As you move further away from modern civilization, towards the more popular locations of this heaven, keep your eyes peeled. The modern day tourist may consider it as a high point of the trip to take a selfie at exactly the same location where SRK gyrated to some forgettable number from his movie. But what if you found, what the ancient Greeks referred to as the gold digging ant, staring at you whilst standing on its hind legs? Would you really want to trade SRK with him?
The Himalayan Marmot is a hibernator, and hence you could consider yourself lucky to sight him. SRK is available at Jannat all around the year.
When you reach Pangong Tso (altitude 14,270 feet above MSL), don’t rush to the shores just to get yourself clicked on the yellow contraption that Kareena made famous. Just so that you know….She never drove down from Leh to Pangong on that scooter.
So, instead of putting on the same dress that Kareena sported (this goes for the modern day female tourists) and getting frozen in a phone or a DSLR, try and soak in the unending beauty of the lake. Listen to the soft lapping of the waves on its shores. I am pretty certain you will end up feeling like a Star.
TS Eliot has famously quoted “The journey, not the arrival matters”. Don’t sleep in your vehicle when your travel from one place to another in Ladakh. If you really want a break from the bumper to bumper traffic of the cities, travel at your own pace. Find a road devoid of anything else other than you. Sit in the middle of the road and listen to the silence. The cities can never offer your this joy in their package.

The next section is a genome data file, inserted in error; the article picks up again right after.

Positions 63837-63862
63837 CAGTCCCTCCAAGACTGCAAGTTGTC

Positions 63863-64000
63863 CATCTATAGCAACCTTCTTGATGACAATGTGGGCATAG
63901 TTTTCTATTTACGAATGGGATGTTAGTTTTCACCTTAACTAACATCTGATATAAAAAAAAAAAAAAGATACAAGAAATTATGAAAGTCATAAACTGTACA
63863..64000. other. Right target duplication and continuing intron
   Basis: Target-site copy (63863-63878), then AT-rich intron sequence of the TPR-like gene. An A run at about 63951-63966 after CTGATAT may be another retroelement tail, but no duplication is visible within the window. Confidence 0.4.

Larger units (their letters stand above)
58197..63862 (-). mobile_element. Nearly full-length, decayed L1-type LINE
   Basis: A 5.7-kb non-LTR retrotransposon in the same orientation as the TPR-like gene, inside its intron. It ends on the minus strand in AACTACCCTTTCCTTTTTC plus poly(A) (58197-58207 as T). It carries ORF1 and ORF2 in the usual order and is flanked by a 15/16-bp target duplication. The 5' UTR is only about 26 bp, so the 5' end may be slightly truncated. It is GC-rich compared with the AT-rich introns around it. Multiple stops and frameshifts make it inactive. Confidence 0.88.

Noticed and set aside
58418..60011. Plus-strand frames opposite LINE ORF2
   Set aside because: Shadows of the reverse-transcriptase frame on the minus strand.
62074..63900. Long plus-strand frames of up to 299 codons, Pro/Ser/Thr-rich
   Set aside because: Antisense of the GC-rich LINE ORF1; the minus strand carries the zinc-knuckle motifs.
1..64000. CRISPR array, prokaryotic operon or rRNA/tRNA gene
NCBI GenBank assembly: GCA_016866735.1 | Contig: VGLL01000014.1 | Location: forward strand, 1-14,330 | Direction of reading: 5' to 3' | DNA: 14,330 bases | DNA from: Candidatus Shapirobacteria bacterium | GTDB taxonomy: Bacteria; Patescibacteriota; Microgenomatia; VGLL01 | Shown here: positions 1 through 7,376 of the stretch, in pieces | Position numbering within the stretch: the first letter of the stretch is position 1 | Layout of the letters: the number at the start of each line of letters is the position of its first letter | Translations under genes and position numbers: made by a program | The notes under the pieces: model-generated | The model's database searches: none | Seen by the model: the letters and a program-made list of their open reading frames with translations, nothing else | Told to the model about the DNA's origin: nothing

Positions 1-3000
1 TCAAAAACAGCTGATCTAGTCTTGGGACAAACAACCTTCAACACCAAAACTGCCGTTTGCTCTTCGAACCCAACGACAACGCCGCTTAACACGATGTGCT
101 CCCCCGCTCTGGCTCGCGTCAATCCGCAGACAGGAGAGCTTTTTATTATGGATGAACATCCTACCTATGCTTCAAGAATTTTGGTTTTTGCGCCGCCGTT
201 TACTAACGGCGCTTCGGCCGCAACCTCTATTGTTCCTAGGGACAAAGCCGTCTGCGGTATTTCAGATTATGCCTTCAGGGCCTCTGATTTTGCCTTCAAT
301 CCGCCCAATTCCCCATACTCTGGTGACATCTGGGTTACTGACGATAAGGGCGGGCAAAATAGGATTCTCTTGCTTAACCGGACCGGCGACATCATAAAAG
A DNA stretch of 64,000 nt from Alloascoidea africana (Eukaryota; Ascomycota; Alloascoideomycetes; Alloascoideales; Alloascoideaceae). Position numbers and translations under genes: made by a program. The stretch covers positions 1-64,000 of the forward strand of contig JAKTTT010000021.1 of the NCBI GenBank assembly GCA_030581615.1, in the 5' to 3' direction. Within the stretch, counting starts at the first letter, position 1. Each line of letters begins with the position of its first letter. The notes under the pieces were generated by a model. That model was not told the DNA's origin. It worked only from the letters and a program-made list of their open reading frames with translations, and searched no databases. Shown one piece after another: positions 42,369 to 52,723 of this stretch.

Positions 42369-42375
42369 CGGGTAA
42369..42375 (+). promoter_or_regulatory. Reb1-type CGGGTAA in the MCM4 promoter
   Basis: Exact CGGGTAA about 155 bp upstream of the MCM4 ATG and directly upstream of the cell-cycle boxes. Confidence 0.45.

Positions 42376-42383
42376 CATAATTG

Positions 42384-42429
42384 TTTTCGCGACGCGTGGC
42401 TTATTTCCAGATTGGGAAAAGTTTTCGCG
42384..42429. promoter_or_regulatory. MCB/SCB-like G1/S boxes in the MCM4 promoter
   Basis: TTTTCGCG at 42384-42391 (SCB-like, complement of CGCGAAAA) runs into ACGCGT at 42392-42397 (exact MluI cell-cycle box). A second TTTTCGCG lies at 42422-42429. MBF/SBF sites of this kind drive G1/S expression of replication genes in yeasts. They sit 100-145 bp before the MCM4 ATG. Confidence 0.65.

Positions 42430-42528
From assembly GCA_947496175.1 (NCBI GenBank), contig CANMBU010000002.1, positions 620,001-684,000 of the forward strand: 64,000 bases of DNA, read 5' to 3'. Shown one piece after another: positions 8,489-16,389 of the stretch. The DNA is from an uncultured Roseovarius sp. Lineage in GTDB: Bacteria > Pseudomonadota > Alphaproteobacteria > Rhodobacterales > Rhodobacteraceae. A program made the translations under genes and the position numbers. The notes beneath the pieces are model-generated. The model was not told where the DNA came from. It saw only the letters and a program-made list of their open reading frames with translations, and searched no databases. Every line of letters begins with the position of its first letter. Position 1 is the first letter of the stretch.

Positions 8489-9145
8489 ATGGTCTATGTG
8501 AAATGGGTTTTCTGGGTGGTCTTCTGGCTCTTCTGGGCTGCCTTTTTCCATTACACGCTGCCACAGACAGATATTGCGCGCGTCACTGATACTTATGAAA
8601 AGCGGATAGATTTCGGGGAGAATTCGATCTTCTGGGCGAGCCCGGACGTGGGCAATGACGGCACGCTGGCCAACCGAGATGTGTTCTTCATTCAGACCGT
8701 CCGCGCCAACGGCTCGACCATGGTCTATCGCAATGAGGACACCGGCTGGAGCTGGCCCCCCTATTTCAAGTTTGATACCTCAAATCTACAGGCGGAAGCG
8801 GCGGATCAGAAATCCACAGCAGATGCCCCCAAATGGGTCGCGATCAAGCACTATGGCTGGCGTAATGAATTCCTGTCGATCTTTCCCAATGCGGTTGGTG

When your are heading towards the “Cold Desert”, be inspired to do some reflection, whilst admiring the most beautiful reflections that Mother Nature has to offer. Maybe that is where you will start losing parts of yourself to Ladakh. And most of those parts will be baggage that you really don’t need to carry.
Be awestruck when you find yourself shivering in the cold in a desert, long before the sun has set. Instead of giving the double humped camels of Nubra, an opportunity to experience your fast food induced weight, trudge in the sands of the Cold Desert and admire the snow clad peaks that smile down upon you. Money can take you to all corners of the planet, but the sight of snow covered peaks in the neighbourhood of a desert, is not something that should be missed at the cost of a selfie during a camel ride.
What Ladakh also offers, is numerous bridges during your journey. Think of those bridges as means of travelling from one state of mind to another. This trip, undoubtedly is finite. But the travel from a mindset of a 9-to-6 chair-bound employee to a happy traveler whose horizons know no bounds, can definitely be achieved on these bridges. And by horizons, I don’t mean geographical ones. Expand your mind, and learn everything that Ladakh has on offer as a crash course in living.
Ladakh is a sojourn – a short stay at a place that is not your own home. Ali, a fruit gatherer in the village of Tyakshi, looked at the group of bikers busy in capturing selfies and remarked “Are they going to waste all their time in their cell phones? Doesn’t anyone want to have a glass of pure apricot juice??"
What Ali doesn’t know, or is fortunate enough not to know, that the Internet has made us prisoners who supposedly roam as free citizens to the most beautiful locales on the planet, and yet are never completely free.
If you are not a big fan of inking your body, Ladakh will etch the word Fernweh on your heart even if you don’t get it tattooed on your body.
As your plane, finally taxies out of Leh Airport, the massive Stok Kangri borrows a quote from Arnold Schwarzenegger, albeit with a slight twist. It says to you “You will be back."